Washington: Facebook’s Instagram photo sharing service has been hit with what appears to be a first civil lawsuit after changes in service terms, which has prompted howls of protest.
In a proposed class action lawsuit filed in San Francisco federal court on Friday, a California Instagram user leveled breach of contract and other claims against the company.
Facebook spokesman Andrew Noyes said in an e-mail said that the company believed that the complaint was without merit and they will fight it vigorously.
According to the New York Daily News, Instagram, which allows people to add filters and effects to photos and share them easily on the Internet, was acquired by Facebook earlier this year for 715 million dollars.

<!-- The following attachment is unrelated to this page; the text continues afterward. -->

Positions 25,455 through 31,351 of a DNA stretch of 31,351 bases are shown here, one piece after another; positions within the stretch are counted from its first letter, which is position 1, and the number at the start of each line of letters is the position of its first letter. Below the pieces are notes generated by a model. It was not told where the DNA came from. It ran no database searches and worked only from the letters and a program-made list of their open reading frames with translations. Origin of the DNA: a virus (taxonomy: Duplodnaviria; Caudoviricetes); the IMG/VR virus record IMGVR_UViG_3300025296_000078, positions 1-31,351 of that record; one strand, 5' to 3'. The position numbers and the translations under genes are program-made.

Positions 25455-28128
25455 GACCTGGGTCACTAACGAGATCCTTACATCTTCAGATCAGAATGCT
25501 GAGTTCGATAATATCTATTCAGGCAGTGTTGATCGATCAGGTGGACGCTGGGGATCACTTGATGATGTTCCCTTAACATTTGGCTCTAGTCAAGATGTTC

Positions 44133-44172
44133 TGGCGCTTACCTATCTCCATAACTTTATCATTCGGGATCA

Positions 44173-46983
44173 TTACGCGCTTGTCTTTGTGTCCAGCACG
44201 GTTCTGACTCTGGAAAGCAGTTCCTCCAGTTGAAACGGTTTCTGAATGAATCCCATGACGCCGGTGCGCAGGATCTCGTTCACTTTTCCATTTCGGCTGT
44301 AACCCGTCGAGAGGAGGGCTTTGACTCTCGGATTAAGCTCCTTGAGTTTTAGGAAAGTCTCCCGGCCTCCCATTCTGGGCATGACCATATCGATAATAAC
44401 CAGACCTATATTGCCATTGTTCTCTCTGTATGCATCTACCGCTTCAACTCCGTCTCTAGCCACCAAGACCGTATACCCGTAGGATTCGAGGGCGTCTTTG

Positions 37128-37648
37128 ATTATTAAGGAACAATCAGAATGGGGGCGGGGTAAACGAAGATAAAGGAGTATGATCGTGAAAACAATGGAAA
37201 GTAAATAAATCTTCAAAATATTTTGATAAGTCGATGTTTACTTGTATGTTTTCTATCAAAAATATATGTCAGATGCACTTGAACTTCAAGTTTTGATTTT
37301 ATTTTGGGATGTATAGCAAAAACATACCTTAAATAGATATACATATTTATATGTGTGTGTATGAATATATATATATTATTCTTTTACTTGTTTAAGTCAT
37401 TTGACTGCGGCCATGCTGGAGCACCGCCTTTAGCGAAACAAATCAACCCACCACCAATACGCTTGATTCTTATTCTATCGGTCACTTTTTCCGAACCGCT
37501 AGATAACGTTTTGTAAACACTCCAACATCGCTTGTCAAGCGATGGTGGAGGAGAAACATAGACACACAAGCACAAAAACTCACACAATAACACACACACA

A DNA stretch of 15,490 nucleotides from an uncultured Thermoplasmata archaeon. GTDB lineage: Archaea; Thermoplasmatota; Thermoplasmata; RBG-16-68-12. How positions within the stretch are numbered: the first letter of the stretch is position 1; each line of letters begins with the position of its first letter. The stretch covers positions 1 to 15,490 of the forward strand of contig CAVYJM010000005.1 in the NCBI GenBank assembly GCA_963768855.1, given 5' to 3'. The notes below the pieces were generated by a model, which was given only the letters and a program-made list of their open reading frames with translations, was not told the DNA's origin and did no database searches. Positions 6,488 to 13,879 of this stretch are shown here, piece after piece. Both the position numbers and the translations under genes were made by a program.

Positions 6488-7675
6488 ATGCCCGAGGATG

In announcing revised terms of service last week, Instagram spurred suspicions that it would sell user photos without compensation.
It also announced a mandatory arbitration clause, forcing users to waive their rights to participate in a class action lawsuit except under very limited circumstances, the report said.
The current terms of service, in effect through mid-January, contain no such liability shield.
According to the report, the backlash prompted Instagram founder and CEO Kevin Systrom to retreat partially a few days later, deleting language about displaying photos without compensation.
The lawsuit, filed by San Diego-based law firm Finkelstein & Krinsk, said that customers who do not agree with Instagram’s terms can cancel their profile, but then forfeit rights to photos they had previously shared on the service, the report added.